Magazine article The Spectator

Force for Good

Magazine article The Spectator

Force for Good

Article excerpt


Force for good


Holland Park

Stiffelio has been one of my favourite lesser-known Verdi operas since I saw its first revival in modern times in Parma at the end of 1968. It was an almost singalong audience, highly discriminating about the virtues of the singers, and quite willing to be disapproving of a performer the moment that he or she departed from the standards previously set. In the intervals there was local wine from the barrel. In the afternoon I had visited Verdi's birthplace in Le Roncole, climbed up and looked round the room whose walls were covered with tributes from Verdi societies; and had put my hands on the keys of the church organ that the ten-year-old Verdi had been appointed to play. The small-town ambience still seems to me overpoweringly present in his works until the great trio of masterpieces that begins with Rigoletto in 1851, the year after Stiffelio; and though it's now a banality to say that, and to rebut it, I have usually found myself enjoying performances of the earlier works that aren't starry and don't take place in the world's great opera houses more than ones that, as soon as they contain big names, immediately come to seem to be vehicles for them.

That is one reason why Opera Holland Park's production of Stiffelio is so intensely enjoyable. As one now expects from that institution, the performance is in all ways fully professional, but with the rare exception few people would go for the specific performers rather than for the work. I now have high expectations of the productions, and have yet to be disappointed. The musical standards both of Stiffelio and of L'Arlesiana earlier in the season have easily equalled many of the things I've seen in the last season in London's two opera houses. The casts seem to consist mainly of singers on the way up, or veterans (a mildly coded term).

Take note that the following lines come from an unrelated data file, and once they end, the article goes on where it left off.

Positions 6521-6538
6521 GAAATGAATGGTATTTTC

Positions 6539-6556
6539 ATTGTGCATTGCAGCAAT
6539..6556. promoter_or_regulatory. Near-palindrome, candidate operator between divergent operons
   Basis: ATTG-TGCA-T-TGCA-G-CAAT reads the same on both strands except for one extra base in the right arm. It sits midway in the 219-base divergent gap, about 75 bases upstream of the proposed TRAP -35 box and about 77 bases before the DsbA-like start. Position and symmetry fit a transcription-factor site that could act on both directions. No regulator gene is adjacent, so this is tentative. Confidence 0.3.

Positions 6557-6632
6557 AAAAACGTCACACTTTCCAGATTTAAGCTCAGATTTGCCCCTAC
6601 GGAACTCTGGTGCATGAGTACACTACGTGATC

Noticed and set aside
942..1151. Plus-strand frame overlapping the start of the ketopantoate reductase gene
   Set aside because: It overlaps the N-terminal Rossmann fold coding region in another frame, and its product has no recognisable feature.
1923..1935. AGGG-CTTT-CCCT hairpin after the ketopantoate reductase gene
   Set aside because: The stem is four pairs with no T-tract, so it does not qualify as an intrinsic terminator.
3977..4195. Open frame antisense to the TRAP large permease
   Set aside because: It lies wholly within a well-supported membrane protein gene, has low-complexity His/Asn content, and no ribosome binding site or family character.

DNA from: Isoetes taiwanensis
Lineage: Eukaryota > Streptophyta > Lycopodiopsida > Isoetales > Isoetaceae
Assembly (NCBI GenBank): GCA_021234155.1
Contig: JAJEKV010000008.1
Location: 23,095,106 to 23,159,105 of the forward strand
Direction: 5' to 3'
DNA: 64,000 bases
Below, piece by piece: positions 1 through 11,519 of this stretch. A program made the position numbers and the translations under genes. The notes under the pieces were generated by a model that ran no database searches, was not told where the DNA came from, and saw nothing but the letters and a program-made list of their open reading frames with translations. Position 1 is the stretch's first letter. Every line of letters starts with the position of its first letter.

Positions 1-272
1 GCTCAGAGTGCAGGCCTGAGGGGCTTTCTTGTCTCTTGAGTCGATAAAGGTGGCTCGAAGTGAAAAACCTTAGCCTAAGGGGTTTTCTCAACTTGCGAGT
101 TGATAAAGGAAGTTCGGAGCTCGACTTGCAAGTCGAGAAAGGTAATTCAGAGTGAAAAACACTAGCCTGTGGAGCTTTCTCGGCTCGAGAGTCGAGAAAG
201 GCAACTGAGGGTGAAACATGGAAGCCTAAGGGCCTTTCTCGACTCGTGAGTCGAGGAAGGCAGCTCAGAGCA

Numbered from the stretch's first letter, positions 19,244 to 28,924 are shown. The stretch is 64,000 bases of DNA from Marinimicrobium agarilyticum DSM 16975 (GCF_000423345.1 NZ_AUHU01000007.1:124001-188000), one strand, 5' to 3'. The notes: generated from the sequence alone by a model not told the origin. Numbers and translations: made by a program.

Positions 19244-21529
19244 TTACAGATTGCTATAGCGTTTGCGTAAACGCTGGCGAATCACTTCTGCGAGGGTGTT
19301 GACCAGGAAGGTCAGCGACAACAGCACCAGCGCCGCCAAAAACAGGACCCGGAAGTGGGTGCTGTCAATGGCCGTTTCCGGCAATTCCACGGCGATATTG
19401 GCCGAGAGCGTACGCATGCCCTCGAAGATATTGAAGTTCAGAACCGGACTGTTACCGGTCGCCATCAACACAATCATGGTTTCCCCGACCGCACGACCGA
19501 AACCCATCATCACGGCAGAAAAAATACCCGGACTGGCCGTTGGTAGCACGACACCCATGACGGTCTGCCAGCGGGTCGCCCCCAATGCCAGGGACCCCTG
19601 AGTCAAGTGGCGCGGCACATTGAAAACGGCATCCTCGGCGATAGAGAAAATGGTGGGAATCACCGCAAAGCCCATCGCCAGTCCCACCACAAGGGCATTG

In this tale of adulterous passion, where the emphasis is on the betrayed husband and his seduced wife, the vocal interest is shared between them but her father has a still larger role, and on the whole more impressive music. As so often Verdi seems happier writing ducts for a soprano and a baritone rather than soprano and tenor: interesting that he didn't take the final step, an obvious one, one would have thought, and have baritones as his romantic leads. But then though he was interested in passionate relationships, he was more interested in the forces, cither within the parties concerned or from outside of them, that undermine those relationships. …

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